The tympanic membrane is the connective tissue that transmits sound to the middle ear and separates it from the outer ear.
In Human anatomy the tympanic membrane is also known as the eardrum. As sound waves enter the external auditory meatus, the tympanic membrane vibrates which causes the attached ossicular chain in the middle ear to vibrate and ultimately the cochlea in the inner ear to vibrate. Those vibrations stimulate hair cells in the cochlea which send an electrical signal up the auditory nerve to the cortex.
In Ferengi anatomy the tympanic membrane is believed to perform the same function as its Human counterpart. When it gets infected and left untreated for more then three weeks, Ferengi can die from it. A massive infection of the tympanic membrane is a chronic condition among Ferengi. When Grand Nagus Zek faked his death in 2369, the reason stated for his death was that he had this chronic infection of the tympanic membrane. (DS9: "The Nagus")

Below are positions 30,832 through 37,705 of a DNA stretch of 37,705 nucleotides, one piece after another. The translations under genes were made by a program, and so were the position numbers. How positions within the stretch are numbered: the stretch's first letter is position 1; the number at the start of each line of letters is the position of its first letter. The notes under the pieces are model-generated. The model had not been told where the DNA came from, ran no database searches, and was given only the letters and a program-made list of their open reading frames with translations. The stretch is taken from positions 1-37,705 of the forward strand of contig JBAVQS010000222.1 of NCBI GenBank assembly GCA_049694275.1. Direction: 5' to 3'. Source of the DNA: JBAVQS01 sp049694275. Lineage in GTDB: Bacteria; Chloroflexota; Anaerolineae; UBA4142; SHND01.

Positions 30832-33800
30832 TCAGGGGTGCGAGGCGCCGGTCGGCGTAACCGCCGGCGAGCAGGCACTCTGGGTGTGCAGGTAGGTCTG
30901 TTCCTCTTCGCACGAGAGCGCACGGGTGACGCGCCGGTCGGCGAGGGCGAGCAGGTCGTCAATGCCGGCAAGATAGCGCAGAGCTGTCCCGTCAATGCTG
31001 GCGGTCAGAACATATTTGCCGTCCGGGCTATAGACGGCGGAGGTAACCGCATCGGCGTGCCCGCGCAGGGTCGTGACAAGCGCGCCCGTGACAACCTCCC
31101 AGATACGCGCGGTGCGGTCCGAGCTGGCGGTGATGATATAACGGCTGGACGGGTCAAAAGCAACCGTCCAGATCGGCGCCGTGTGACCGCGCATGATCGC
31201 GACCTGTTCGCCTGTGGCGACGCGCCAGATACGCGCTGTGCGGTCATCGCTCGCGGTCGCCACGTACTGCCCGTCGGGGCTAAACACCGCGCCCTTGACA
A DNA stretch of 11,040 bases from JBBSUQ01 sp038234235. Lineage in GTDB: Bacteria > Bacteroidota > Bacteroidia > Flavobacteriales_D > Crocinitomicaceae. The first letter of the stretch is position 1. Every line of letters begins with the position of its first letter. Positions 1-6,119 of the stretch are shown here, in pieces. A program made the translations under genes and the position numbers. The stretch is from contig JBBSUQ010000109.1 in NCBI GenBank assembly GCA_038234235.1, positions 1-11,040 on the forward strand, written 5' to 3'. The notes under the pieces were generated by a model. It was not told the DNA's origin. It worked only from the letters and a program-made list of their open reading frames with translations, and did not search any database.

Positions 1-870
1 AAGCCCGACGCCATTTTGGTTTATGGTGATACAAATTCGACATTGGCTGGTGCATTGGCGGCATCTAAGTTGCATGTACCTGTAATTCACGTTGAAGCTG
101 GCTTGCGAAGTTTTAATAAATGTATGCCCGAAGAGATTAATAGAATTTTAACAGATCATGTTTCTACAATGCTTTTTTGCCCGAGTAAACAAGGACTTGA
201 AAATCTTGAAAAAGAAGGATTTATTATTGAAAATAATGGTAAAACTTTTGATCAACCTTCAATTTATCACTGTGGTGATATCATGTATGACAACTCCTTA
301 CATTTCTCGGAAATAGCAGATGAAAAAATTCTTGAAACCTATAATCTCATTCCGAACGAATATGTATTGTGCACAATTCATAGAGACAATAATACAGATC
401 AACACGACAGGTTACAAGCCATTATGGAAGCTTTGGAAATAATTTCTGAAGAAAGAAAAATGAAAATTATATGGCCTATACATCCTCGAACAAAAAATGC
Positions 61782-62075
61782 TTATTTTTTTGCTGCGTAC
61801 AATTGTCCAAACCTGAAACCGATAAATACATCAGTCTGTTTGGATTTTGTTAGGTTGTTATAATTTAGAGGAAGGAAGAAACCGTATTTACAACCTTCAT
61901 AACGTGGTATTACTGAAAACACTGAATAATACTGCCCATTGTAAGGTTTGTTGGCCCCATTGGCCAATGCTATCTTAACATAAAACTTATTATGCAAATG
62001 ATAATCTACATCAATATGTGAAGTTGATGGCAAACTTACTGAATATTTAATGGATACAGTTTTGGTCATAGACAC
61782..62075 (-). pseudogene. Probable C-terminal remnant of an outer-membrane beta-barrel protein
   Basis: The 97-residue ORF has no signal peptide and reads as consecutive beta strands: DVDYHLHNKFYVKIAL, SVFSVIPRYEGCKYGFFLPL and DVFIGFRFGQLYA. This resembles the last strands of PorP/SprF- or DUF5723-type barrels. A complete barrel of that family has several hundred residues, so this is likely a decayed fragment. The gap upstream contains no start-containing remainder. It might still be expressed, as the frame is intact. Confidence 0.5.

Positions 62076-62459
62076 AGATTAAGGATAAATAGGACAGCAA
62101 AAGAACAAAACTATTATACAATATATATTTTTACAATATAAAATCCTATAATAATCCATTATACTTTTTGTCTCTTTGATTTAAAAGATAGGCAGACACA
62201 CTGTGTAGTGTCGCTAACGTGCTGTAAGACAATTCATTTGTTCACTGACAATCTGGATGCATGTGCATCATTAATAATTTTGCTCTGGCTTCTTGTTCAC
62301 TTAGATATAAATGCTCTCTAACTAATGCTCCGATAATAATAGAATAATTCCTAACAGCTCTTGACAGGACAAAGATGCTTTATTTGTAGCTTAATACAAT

The infection itself is painful for a Ferengi and can cause dizziness. It can even cause a Ferengi to faint when treatment is postponed to long. Although some Ferengi have household remedies to treat the infection themselves, Rom tried one of Ishka's (his mother), but it did not work, medical attention is needed to cure it completely.
For Ferengi, the tympanic membrane can also be stimulated with the help of a feather. This is known as a tympanic tickle. When performed by an amateur the feather can get stuck and medical attention is needed to remove it. Antibiotics are needed to prevent infection of the membrane.
It seems the Ferengi tympanic membrane is fragile and prone to infection. This raises the question as to why the Ferengi would put their universal translator within their ears. To reset the translator a very small button needed to be pressed. Only a hairpin, or other small elongated object, could do that. (DS9: "Little Green Men") One wrong move and the tympanic membrane could be infected or worse be punctured. One possibility is that the structure of the external auditory meatus of Ferengi could be very different than the human ear (much as the external appearance (pinna) is), allowing for the translator to be located further away from the tympanic membrane.